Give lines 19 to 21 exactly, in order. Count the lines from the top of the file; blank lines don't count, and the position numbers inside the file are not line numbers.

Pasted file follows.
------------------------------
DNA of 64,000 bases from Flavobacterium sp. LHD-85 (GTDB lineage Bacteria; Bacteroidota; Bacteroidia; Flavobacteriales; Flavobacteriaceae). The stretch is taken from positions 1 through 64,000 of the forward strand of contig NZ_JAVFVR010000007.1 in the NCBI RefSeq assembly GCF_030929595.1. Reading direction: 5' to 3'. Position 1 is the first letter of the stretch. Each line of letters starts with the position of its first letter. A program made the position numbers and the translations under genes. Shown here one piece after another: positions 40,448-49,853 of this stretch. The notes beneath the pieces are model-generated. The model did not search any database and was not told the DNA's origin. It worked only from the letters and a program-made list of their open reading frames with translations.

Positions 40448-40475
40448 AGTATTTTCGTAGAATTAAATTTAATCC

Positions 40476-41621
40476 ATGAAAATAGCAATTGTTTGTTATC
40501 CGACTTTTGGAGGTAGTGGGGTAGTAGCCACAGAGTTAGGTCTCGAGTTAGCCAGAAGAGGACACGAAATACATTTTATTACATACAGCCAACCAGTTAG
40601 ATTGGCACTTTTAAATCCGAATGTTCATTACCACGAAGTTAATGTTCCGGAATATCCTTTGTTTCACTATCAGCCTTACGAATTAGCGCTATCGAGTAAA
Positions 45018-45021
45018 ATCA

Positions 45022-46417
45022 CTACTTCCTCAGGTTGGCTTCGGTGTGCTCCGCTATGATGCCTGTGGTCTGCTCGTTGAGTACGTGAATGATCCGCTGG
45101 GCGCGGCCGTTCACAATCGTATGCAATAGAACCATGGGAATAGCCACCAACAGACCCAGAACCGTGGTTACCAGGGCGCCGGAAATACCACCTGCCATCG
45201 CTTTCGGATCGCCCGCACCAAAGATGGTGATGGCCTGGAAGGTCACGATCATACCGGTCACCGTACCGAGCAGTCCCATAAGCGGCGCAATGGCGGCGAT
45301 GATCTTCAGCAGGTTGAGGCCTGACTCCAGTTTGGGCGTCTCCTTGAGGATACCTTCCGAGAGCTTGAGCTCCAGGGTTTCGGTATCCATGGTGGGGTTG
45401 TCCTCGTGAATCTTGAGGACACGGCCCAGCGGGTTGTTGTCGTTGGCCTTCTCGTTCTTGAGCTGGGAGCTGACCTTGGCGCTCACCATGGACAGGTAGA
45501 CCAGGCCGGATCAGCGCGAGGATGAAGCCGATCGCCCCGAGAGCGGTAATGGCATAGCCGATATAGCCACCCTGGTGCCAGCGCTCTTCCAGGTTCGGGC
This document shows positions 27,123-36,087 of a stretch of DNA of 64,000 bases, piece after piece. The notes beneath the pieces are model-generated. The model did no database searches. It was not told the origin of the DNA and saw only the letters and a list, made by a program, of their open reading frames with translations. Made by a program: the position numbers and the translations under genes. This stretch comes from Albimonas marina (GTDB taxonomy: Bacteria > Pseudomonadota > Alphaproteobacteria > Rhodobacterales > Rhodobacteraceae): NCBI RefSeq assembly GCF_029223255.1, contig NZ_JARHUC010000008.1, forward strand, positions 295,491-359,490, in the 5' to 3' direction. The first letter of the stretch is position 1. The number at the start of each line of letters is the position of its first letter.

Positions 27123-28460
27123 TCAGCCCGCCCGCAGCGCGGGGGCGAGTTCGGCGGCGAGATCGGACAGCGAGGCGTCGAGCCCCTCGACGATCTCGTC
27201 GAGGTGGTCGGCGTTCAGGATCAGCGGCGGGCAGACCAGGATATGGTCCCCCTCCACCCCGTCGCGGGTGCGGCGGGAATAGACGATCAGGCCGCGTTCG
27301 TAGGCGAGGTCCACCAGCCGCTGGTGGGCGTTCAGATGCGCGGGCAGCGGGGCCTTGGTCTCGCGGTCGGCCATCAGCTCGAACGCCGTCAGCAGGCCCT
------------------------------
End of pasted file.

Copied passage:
27123 TCAGCCCGCCCGCAGCGCGGGGGCGAGTTCGGCGGCGAGATCGGACAGCGAGGCGTCGAGCCCCTCGACGATCTCGTC
27201 GAGGTGGTCGGCGTTCAGGATCAGCGGCGGGCAGACCAGGATATGGTCCCCCTCCACCCCGTCGCGGGTGCGGCGGGAATAGACGATCAGGCCGCGTTCG
27301 TAGGCGAGGTCCACCAGCCGCTGGTGGGCGTTCAGATGCGCGGGCAGCGGGGCCTTGGTCTCGCGGTCGGCCATCAGCTCGAACGCCGTCAGCAGGCCCT